Donald Trump with US troops at the al-Asad airbase, Anbar Province, Iraq, December 26, 2018
Amid maneuvers for influence in Iraq, Iran’s President Hassan Rouhani has pronounced that Donald Trump’s visit to US troops in the country is a marker of American failure.
Trump made an unannounced trip to a US airbase in western Iraq on the day after Christmas, staying for three hours. There was no apparent consultation with Iraqi authorities, prompting an angry response from some Government members.
The event was more for domestic consumption, with Trump under pressure after the resignation of Defense Secretary Jim Mattis; however, Iran — still trying to maintain its regional presence despite facing US sanctions — quickly tried to frame it as American weakness in foreign and military policy and operations.
At a Cabinet meeting on Wednesday, Rouhani declared:
Since 2003, the Americans have been claiming that they have salvaged Iraq and Afghanistan; but if this claim is true, then why don’t you openly make an official trip to see how the Iraqis would welcome you on the streets of Baghdad and Basra?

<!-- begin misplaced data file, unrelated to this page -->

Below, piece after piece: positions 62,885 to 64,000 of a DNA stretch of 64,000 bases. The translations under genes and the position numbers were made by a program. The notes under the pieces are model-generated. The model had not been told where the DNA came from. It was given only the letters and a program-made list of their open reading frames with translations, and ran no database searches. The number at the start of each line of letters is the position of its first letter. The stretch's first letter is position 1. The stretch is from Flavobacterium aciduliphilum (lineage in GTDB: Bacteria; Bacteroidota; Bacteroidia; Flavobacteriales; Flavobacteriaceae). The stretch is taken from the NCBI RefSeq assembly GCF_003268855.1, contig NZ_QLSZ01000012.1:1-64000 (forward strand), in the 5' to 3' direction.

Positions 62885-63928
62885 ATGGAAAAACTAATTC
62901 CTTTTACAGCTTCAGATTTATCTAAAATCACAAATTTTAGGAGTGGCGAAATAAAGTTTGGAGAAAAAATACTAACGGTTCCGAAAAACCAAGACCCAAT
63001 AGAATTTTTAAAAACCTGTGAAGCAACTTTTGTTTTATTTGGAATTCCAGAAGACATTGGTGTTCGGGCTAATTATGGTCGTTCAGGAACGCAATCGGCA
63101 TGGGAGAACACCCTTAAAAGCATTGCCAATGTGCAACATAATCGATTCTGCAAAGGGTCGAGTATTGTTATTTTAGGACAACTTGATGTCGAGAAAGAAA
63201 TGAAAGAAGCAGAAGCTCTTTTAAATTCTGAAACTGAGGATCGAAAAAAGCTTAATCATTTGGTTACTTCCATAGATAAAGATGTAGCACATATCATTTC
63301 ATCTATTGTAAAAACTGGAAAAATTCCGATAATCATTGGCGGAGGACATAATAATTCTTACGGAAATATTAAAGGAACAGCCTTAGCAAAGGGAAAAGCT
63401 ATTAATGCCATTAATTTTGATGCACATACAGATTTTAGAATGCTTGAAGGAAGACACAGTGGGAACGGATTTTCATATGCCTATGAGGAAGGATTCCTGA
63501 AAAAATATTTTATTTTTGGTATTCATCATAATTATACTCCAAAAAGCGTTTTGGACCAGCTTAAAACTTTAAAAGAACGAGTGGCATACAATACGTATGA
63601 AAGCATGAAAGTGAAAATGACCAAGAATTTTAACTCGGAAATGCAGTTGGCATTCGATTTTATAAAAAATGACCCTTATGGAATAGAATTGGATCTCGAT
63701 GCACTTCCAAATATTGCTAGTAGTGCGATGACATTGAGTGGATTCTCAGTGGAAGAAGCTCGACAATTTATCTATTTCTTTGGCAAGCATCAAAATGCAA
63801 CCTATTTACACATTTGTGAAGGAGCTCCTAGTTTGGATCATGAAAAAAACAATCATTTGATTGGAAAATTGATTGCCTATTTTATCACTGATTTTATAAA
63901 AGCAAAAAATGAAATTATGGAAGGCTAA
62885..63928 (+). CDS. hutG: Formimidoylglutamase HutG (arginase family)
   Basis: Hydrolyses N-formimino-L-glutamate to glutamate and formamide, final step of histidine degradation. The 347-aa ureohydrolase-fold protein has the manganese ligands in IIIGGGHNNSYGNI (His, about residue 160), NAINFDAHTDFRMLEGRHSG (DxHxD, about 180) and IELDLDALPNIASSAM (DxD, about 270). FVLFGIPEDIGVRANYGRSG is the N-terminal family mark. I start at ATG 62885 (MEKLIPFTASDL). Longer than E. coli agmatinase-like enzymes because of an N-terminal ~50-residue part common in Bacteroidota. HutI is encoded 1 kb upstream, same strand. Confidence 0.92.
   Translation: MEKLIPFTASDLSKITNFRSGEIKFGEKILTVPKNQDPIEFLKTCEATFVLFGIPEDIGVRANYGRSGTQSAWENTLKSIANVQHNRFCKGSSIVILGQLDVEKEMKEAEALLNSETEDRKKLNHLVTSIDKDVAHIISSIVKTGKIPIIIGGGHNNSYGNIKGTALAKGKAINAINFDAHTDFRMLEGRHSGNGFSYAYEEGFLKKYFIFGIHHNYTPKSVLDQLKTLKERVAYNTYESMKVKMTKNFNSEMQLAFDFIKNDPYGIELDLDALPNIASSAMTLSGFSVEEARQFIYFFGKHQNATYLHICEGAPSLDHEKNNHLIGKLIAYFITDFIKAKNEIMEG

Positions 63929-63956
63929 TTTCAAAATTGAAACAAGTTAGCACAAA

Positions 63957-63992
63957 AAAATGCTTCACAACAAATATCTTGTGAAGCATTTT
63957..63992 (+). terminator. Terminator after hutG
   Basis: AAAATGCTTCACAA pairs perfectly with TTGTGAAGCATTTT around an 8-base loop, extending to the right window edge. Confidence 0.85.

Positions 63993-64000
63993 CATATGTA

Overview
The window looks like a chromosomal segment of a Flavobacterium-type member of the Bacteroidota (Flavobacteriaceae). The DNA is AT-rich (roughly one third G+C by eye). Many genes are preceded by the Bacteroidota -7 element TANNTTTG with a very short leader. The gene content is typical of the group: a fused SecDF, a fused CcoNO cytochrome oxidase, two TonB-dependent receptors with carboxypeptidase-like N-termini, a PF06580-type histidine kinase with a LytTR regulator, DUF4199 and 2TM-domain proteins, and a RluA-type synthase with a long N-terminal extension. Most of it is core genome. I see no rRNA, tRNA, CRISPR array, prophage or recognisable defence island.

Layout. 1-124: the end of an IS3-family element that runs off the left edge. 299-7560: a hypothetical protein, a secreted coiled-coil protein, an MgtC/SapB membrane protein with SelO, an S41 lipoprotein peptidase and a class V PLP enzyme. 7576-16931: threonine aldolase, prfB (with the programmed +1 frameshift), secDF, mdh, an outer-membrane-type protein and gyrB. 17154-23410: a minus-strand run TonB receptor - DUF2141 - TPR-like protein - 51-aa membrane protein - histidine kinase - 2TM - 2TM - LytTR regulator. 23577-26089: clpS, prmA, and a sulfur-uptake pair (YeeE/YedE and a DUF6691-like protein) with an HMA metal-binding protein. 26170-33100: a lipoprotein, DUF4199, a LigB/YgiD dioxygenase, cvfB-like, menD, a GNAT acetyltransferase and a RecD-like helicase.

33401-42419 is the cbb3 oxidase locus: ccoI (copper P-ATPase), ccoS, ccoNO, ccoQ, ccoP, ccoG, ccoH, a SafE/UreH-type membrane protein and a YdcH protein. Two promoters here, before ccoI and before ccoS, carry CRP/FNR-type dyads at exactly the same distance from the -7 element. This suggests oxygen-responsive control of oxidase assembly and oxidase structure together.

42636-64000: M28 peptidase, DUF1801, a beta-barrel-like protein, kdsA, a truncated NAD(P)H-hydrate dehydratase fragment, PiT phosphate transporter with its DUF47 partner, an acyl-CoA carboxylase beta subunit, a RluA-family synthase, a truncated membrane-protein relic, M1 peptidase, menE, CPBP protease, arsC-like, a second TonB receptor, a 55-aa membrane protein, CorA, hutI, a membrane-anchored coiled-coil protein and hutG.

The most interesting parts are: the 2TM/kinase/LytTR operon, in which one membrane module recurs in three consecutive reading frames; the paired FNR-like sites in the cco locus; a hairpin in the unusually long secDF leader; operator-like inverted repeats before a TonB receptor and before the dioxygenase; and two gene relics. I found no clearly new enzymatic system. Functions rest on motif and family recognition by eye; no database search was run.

The fact that you enter a small military base secretly and under the cover of the night, take pictures with a few soldiers, speak briefly, and leave Iraq a couple of hours later indicates your defeat.
The President told Trump that the secrecy meant that “you have not been successful, that you know the people of Iraq are not happy with you, and that you don’t dare to be among them”.
He added, “As for Syria, Lebanon, and Yemen, you don’t even dare to travel there!”
Iran first tried to appliy pressure last Thursday, with Foreign Ministry spokesman Bahram Qassemi saying Trump’s “sneak trip” was “outside diplomatic norms and a disrespect of the country’s national sovereignty”:
Despite countless interventions and thousands of billions of dollars the US has wasted on its illegitimate presence in the region and in particular in Iraq, Trump still has to visit a regional country in a total secret, or so to speak, sneaky way amid the tightest security measures.
The Scramble for Iraq
After months of uncertainty following national elections, Adil Abdul-Mahdi was named Prime Minister of a coalition government on October 2.
Iraqi Governments have been mired in criticism over corruption, mismanagement, and failure to deliver public services. Meanwhile, the US and Iran — both of whom were instrumental in the campaign to push back the Islamic State after their takeover of much of Iraq in 2014 — have been trying to maintain and project leading roles in Baghdad.
Iraqi Foreign Minister Mohammad Ali Hakin said on Wednesday that the US Secretary of State and French and Iranian Foreign Ministers will each visit Iraq this month.
Hakim also said a foreign president will be travelling to Baghdad. He did not give a name, but Iraqi sources said it is French President Emmanuel Macron.